4. How do I draw a map from a GenBank file?
First, go to GenBank, find your sequence of interest, and select “GenBank (Full)”, and “Send to File” to save the sequence to your drive. Then select “Import / from GenBank (.gb format)” in the File menu, and select the file. You’ll be asked which of the features you want to display on your map. (The features can be sorted in various way, and you can limit the features that are shown to only include the kind you’re interested in.) Check them off, and you’re done, though you may need to edit some points.
5. My gene of interest doesn’t have its genomic information in GenBank.
If the organism has had its genome sequenced, even if you don’t easily find an individual file for your gene, you can usually readily find a longer stretch of DNA containing your gene of interest, even if it may have many other features as well as the one you want. Download the long stretch (make sure you select GeneBank (full)). Make a map from that, copy the region that contains your gene, and make a new linear map from the copied region (just select “New linear DNA”, and tick the checkbox for “Make linear map from copied fragment”. (If the stretch of DNA you originally downloaded has many features and it’s hard to identify your gene, use “List view” to quickly limit and sort the features and find the start and end positions of the gene.)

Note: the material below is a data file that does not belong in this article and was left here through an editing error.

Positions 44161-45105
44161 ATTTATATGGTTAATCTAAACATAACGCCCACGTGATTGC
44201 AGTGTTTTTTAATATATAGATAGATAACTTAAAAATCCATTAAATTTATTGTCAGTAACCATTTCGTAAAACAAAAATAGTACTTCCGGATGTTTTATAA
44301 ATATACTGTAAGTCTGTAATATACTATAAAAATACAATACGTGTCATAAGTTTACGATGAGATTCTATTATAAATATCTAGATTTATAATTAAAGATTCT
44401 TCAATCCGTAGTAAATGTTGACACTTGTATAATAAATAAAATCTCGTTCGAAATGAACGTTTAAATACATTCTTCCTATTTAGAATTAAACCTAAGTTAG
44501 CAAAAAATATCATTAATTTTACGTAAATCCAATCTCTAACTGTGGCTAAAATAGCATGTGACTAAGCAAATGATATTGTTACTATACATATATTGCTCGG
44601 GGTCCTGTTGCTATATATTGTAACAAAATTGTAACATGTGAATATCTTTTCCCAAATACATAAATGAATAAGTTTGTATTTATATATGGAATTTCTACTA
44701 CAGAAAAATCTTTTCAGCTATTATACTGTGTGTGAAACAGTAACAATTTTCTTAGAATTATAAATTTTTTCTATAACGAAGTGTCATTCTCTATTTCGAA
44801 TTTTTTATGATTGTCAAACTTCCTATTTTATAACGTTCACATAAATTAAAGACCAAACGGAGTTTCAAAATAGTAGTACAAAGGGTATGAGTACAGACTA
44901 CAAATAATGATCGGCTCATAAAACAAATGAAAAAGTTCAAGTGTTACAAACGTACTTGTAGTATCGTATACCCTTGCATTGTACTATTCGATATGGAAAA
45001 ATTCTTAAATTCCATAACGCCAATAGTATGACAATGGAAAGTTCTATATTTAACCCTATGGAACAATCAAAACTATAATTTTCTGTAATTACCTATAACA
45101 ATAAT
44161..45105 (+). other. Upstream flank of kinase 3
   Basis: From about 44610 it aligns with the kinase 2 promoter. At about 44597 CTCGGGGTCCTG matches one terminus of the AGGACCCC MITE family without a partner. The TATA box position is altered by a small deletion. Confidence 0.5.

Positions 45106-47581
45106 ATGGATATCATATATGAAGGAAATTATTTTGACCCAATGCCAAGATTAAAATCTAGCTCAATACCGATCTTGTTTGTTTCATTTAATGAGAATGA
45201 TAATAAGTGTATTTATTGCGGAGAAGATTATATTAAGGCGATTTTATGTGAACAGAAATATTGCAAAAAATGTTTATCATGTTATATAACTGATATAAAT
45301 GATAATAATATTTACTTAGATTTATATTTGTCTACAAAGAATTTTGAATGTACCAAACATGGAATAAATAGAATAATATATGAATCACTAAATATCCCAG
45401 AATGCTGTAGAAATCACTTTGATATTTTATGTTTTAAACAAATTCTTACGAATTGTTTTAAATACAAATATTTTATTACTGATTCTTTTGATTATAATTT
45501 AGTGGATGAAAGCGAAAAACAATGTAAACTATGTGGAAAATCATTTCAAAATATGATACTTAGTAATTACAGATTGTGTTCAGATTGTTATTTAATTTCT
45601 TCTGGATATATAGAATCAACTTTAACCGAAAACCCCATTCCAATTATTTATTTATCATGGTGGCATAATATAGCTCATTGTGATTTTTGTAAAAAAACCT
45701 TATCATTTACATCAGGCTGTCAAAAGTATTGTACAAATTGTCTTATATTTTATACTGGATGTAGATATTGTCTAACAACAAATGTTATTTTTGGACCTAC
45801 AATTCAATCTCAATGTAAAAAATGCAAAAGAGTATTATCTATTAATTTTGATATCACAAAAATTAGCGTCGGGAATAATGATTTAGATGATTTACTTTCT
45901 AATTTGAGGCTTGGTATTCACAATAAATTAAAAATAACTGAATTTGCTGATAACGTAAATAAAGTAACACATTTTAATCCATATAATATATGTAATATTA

If the genome hasn’t been sequenced, you’re on your own.
6. What’s the advantage of drawing a map from a GenBank file?
The map will include any of the features listed in the GenBank files that you want to import. You can map entire chromosomes this way (though it takes a minute or so, and the results often look pretty cluttered).
7. What’s the “List view” for?
List view (in the Maps menu) shows all the maps’ features in text form. If you’ve turned off display of a feature on the map view, the List view is the only way you can edit it to turn it back on. As well, because you can limit the List view display to one kind of feature and sort by position, name, kind, etc, you can sort restriction sites etc. in various ways. Having sorted, you can also edit groups of features as a batch.
8. What are the different gene styles for?
With circular maps, there’s only one basic gene style (“Simple”), an arc with or without an arrow, although you can vary many aspects of the arc (presence, absence, direction of arrow; location of arc relative to plasmid backbone; color; text color; text position). Linear DNA maps are more likely to show genomic views, and so there are two additional gene styles available in Linear view: “Exons” and “Hybrid”. These styles are very similar to each other: Both show a gene as a series of exons (if the information is available). “Exons” style indicates the orientation of the gene by making the last exon an arrow; “Hybrid” style draws an arrow underneath or above the gene, to indicate the orientation. “Exons” view is a little less cluttered, but when the exons are small (e.g. when a long stretch of DNA is being mapped) the arrows are hard to see. “Simple” view makes gene location clearer. “Hybrid” view shows exons, and makes gene orientation easier to see, but also makes the view a little more cluttered.